A WSJ reader asking about how to exit a reverse mortgage was given another potential option for leveraging a higher home value: a refinance.
In a new piece at the Washington Post, a pair of columnists describe for a reader potential alternatives to a reverse mortgage they said has not worked out.
The “Mortgage Professor” discusses a possible path for a reverse mortgage to mitigate investment risk in a new Forbes column.
A column published at the Motley Fool describes how a reverse mortgage can be a lifeline in retirement, so long as the loan requirements and details are observed.
ReverseVision has made two new hires to support the company’s efforts to scale in the future, including an experienced IT professional and a new VP of finance.
The real estate market may have motivated more seniors to explore home equity tapping options, but such decisions – including the use of a reverse mortgage – should be well-researched according to an AARP column.
ReverseVision has created a new C-level position, chief revenue officer (CRO), appointing a new employee in the hope of expanding its footprint across the mortgage industry.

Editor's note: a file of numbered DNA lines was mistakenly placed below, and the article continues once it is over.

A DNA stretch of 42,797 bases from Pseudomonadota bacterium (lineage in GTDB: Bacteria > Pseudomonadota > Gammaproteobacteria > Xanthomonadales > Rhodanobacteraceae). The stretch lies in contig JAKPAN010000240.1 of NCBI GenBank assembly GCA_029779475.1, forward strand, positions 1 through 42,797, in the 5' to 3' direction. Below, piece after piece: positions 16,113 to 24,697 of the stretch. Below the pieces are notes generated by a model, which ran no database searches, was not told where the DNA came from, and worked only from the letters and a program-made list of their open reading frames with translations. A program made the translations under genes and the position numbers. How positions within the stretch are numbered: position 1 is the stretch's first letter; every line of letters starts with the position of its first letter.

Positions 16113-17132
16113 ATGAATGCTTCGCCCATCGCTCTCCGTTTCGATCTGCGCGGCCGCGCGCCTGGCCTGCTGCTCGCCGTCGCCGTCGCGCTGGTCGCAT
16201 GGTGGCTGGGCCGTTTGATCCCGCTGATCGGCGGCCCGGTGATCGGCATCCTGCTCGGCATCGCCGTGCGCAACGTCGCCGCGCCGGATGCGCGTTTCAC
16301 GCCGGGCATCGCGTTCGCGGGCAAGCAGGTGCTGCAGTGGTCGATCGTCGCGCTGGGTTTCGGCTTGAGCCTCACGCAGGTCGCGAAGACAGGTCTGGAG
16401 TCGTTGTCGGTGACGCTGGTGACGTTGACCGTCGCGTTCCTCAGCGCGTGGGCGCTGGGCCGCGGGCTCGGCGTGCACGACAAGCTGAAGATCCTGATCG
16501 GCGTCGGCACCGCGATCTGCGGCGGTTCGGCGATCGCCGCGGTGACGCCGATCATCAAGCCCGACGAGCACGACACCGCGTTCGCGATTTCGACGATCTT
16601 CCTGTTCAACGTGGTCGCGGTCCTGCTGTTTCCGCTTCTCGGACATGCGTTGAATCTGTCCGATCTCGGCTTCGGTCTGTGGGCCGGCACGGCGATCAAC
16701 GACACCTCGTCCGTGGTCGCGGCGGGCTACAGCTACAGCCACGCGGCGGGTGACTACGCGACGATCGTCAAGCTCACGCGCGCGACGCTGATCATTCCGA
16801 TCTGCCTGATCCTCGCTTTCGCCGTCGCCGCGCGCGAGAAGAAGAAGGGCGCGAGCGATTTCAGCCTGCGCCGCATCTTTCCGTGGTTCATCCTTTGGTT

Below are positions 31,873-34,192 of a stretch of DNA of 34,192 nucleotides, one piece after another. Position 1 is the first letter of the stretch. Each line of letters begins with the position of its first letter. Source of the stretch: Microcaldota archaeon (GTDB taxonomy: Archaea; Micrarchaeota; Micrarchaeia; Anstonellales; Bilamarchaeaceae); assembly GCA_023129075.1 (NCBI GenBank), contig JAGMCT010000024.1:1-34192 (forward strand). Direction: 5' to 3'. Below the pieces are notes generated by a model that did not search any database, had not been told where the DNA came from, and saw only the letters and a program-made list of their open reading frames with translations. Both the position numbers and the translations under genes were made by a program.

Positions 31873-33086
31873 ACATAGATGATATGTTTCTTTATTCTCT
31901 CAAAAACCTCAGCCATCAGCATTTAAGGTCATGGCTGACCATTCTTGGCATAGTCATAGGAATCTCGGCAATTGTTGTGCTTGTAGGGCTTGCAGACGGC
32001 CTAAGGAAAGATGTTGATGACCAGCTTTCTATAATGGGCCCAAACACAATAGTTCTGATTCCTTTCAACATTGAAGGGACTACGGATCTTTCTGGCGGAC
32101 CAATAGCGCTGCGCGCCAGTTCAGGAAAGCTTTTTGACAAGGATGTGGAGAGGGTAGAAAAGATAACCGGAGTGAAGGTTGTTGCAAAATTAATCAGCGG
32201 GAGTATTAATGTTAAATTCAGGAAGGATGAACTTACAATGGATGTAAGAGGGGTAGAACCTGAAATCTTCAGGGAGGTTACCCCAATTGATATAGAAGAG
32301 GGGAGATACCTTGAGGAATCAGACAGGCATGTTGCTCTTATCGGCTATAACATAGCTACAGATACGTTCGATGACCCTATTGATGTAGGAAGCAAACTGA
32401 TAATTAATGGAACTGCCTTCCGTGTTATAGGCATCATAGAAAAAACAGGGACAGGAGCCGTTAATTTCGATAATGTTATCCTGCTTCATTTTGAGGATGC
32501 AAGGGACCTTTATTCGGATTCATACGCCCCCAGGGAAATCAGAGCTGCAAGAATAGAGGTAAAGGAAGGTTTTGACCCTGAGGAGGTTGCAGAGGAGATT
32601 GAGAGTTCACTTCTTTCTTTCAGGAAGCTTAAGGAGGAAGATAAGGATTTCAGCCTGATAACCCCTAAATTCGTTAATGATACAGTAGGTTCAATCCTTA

A new column at Forbes describes that while some may be able to benefit from a reverse mortgage, certain “traps” should be avoided related to costs and loan obligations.
As alternative home equity tapping companies increasingly target the senior demographic, the reverse mortgage industry may want to take note. RMD speaks to leaders of three alternative equity companies to gauge their success since the start of the COVID-19 pandemic.
A new study examining retirees’ relationships to home equity extraction reveals that while seniors may benefit from a reverse mortgage, they remain averse to engaging with the product.